Peter really, really cares about this. It matters. Do you love people more, rather than less, as a result of following this person? If not, that person is not following Christ, even if he or she claims to do so.

As I write this, I am thinking of the amazing pattern of godliness we see in the Polish churches who have sacrificially welcomed and cared for Ukrainian refugees after reading this article in Christianity Today. Will you take a moment to pray for them with me?

Where is the grace? Tell me what you think Peter is saying.

But God’s grace can include suffering

1 Peter 5:9-12 Remember that your Christian brothers and sisters all over the world are going through the same kind of suffering you are. … So after you have suffered a little while, God will restore, support, and strengthen you, and he will place you on a firm foundation … What you are experiencing is truly part of God’s grace for you. Stand firm in this grace.

We’ve come to the end of 1 Peter at the same time we’re celebrating Juneteenth, an opportunity to remember and honor the hard-won end of Black enslavement in the United States.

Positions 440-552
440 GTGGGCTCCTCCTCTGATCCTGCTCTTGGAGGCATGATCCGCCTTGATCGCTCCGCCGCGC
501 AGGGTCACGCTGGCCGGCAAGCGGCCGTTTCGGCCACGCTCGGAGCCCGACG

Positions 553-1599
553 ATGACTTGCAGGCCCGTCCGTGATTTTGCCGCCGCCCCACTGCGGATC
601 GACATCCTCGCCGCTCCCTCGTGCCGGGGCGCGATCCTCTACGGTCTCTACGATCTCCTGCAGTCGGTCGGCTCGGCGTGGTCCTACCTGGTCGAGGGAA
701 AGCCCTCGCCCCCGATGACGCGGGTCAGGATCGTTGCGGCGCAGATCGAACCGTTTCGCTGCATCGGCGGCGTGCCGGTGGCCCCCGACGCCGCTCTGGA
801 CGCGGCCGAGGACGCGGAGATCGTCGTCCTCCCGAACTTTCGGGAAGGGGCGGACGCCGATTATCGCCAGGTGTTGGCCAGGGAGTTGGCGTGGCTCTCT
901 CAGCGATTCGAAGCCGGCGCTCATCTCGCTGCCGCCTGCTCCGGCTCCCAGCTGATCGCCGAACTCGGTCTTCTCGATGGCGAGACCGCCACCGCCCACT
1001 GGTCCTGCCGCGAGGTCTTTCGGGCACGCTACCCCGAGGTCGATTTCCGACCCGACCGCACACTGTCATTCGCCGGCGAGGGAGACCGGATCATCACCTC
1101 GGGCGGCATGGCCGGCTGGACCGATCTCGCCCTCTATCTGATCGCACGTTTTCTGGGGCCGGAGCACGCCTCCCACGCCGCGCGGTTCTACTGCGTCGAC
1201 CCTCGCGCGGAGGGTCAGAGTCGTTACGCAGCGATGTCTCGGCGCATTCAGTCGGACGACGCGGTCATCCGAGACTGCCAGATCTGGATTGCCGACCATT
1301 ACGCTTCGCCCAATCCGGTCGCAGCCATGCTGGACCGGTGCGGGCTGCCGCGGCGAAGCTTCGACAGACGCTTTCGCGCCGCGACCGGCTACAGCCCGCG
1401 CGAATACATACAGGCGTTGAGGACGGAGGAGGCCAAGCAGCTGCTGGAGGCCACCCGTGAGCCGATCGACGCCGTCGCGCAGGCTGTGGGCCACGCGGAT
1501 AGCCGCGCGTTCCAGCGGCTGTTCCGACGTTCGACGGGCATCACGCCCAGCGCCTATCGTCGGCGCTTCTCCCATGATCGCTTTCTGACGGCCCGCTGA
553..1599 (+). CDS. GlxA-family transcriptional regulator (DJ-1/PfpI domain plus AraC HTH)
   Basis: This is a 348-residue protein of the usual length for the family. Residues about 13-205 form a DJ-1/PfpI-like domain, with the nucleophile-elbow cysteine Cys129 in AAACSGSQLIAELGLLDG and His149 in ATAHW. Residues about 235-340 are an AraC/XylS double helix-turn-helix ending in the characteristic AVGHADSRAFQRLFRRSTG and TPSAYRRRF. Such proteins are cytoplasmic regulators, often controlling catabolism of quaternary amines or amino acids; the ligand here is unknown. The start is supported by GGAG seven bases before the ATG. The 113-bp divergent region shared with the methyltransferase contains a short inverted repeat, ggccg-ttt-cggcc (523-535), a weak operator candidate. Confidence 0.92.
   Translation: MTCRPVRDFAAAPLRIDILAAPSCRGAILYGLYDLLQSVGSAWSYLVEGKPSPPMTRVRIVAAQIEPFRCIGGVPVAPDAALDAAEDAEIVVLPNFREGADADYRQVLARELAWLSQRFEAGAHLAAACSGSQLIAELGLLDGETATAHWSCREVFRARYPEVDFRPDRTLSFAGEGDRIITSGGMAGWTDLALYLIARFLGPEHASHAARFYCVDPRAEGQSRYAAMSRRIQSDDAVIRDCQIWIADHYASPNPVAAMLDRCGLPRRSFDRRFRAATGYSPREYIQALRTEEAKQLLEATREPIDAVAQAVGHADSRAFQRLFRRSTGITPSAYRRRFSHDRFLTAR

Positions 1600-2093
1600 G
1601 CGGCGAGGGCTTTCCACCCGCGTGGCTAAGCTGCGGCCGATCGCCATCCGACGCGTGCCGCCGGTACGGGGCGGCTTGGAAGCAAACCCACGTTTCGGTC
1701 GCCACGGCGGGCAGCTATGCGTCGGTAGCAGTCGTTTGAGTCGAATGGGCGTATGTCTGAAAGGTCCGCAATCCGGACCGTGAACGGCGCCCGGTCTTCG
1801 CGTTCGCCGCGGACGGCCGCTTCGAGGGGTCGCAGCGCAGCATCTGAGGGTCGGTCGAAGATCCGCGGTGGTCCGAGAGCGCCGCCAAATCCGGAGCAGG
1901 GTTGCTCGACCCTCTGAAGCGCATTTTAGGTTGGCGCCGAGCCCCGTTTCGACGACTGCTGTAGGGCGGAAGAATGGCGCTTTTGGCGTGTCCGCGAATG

But thinking of the horrific suffering engendered by the Civil War on both sides of the conflict, and the betrayals Black people experienced in the Jim Crow years and beyond, I find I want to argue with Peter. How can suffering be part of God’s grace?

Shutterstock: rarrarorro This article describes the beautiful symbols on the Juneteenth flag.

The Civil War was an unconscionable tragedy rooted in greed, cruelty, violence, and a distorted perspective of God’s purposes and plans for his people. The war (as do all wars) engendered shattering losses of life and livelihood, families divided and decimated, resources squandered.

Today, the tragedy of war is replaying in the Ukraine. Where is the grace? What are you saying, Peter?

I read an article this morning titled “Why White Men Should Celebrate Juneteenth.” Without the Civil War, our nation would have broken into two and the double standard which fractured our nation into slave and free despite the bold statement in the Declaration of Independence of the “self-evident truth” that all men were created equal would have continued to poison our progress. As Frederick Douglass said, a healthier nation is built upon “one country, one citizenship, and one liberty for all the people.”